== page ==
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Orienting and maintenance of spatial attention in audition and vision: an event-related brain potential study

Authors

  • Juha Salmi,

    1. Department of Psychology, PO BOX 9, FI-00014, University of Helsinki, Finland
    2. Cognitive Brain Research Unit, Department of Psychology, PO BOX 9, FI-00014, University of Helsinki, Finland
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  • Teemu Rinne,

    1. Department of Psychology, PO BOX 9, FI-00014, University of Helsinki, Finland
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  • Alexander Degerman,

    1. Department of Psychology, PO BOX 9, FI-00014, University of Helsinki, Finland
    2. Cognitive Brain Research Unit, Department of Psychology, PO BOX 9, FI-00014, University of Helsinki, Finland
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  • Kimmo Alho

    1. Department of Psychology, PO BOX 9, FI-00014, University of Helsinki, Finland
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Juha Salmi, 1Department of Psychology, as above.
E-mail: juha.salmi@helsinki.fi

Abstract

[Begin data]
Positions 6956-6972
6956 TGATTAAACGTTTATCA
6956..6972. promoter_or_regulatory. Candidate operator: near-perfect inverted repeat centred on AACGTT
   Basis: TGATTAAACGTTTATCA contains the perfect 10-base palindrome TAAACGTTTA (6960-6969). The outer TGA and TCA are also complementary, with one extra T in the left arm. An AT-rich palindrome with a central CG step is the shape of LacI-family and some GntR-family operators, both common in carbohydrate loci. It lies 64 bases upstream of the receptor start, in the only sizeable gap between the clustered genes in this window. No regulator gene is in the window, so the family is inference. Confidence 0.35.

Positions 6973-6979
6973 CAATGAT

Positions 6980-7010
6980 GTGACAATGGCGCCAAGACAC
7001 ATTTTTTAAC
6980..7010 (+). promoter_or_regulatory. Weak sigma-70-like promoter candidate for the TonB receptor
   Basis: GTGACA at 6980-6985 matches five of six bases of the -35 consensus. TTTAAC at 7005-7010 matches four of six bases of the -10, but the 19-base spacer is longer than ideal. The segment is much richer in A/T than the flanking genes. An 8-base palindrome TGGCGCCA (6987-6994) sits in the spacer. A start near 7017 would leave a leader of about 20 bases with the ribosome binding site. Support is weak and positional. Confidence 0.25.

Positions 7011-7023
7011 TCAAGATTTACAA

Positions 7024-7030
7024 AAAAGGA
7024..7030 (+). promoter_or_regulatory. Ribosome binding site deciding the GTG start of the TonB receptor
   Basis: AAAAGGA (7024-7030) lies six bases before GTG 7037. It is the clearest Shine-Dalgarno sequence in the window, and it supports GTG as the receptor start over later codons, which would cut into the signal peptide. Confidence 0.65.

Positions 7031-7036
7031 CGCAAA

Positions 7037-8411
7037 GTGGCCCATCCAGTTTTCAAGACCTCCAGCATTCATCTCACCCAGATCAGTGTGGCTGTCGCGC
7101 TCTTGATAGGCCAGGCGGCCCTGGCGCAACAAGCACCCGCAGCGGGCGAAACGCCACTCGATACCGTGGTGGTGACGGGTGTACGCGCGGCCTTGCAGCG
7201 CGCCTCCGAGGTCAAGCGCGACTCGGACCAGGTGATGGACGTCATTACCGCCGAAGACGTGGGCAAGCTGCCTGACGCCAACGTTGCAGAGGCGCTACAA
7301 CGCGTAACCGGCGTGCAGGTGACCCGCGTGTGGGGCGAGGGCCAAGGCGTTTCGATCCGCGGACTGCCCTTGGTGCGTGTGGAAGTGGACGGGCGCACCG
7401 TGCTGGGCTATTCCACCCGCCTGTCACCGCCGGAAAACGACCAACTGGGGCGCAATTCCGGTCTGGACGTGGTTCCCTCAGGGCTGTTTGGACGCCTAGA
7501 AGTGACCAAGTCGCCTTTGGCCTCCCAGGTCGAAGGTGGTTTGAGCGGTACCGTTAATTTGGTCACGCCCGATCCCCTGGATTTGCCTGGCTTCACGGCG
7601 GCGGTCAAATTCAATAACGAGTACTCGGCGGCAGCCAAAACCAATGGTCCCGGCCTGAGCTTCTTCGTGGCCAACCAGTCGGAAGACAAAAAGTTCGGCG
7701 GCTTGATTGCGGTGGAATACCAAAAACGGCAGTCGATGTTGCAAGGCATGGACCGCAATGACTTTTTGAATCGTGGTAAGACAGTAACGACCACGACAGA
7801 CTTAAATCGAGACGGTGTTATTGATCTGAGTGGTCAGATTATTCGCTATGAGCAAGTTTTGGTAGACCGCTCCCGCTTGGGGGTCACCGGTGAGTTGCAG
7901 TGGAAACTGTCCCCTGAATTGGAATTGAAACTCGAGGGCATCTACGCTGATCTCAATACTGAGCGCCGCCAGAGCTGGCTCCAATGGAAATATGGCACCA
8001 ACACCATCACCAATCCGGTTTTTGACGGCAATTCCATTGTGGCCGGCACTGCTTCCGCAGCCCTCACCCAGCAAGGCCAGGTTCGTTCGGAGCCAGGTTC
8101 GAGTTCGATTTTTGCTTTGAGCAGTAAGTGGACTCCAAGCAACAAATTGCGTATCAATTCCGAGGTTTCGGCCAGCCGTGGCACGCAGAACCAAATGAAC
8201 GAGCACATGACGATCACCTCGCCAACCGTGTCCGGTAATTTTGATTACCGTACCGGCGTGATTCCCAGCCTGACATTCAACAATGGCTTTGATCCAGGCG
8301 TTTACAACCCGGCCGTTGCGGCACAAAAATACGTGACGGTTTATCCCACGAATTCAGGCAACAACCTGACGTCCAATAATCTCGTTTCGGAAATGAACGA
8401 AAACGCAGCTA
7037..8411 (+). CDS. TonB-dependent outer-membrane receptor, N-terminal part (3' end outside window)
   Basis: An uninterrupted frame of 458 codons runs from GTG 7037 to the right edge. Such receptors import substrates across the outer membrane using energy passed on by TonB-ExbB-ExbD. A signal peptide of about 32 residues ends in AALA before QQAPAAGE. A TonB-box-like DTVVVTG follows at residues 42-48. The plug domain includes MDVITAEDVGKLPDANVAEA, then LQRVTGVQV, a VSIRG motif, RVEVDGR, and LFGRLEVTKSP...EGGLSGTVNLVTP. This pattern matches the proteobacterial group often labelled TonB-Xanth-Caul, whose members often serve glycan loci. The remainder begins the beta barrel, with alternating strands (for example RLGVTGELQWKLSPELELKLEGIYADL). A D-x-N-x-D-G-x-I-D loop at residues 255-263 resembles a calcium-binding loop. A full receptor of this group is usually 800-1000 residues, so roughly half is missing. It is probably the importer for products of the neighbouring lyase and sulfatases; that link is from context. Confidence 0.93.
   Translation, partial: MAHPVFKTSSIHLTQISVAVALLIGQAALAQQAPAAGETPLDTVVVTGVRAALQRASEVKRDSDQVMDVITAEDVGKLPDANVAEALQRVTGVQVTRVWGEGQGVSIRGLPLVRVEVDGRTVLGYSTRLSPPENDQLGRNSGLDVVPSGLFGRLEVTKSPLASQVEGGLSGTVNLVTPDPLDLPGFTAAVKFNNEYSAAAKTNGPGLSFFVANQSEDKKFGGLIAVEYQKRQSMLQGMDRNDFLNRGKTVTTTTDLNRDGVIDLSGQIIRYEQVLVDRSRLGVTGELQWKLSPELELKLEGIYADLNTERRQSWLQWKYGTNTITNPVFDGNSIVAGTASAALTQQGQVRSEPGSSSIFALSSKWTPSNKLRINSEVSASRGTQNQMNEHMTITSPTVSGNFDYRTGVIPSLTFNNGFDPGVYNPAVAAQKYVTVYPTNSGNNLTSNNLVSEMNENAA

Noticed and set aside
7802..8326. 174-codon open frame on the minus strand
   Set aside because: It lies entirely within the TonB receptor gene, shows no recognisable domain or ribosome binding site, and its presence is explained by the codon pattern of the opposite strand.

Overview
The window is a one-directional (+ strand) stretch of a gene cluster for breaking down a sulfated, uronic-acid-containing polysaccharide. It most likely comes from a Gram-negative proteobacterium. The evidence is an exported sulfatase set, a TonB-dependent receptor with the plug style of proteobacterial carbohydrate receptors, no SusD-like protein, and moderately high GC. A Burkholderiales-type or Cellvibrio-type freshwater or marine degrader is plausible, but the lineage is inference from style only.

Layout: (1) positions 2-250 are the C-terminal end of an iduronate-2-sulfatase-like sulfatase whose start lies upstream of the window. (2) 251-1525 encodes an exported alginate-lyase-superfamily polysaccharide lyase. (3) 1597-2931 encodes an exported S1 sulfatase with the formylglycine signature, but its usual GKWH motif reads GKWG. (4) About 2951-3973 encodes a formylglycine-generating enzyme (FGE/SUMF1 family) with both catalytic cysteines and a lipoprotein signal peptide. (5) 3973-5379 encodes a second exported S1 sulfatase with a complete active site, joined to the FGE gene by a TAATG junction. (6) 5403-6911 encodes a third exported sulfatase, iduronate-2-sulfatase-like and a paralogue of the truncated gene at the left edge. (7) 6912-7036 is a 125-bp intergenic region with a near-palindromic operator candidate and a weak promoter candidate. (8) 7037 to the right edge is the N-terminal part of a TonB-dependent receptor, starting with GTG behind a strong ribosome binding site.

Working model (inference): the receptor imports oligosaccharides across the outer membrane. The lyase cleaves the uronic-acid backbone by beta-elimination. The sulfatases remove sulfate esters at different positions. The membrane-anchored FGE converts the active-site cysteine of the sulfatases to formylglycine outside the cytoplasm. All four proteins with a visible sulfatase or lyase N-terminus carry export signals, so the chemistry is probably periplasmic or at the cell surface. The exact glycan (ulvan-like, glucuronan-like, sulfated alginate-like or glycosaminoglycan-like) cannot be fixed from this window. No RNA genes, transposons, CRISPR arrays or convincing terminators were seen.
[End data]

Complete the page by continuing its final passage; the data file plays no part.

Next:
We examined the effects of orienting and maintenance of attention on performance and event-related brain potentials (ERPs) in audition and vision. Our subjects selectively attended to sounds or pictures in one location (Maintenance of attention) or alternated the focus of their auditory or visual attention between left and right locations (Orienting of attention) in order to detect and press a response button to infrequent targets among the attended stimuli. Reaction times were longer in the Auditory Orienting condition and hit rates were lower and false alarm rates higher in the Visual Orienting condition than in the corresponding Maintenance conditions. Comparison of ERPs to the attended and unattended stimuli in the Auditory and Visual Orienting and Maintenance conditions revealed attention-related modulations of ERPs. In each modality, ERPs to attended stimuli were negatively displaced in relation to unattended stimuli at 100–250 ms from stimulus onset. These negative differences (Nds) showed modality-specific distributions and they were larger over the hemisphere contralateral to the attended sounds and pictures than over the ipsilateral hemisphere. Moreover, the Nd was larger in the Auditory Orienting condition than in the Auditory Maintenance condition, while no such difference was observed in the visual modality. In addition to the Nd, attended visual stimuli elicited a late positive response (LPR) in both Orienting and Maintenance conditions. In contrast to our recent functional magnetic resonance imaging (fMRI) study employing the same experimental paradigm and indicating orienting-related activity in the frontal and parietal cortices, no ERP responses specifically related to orienting were found in either modality.

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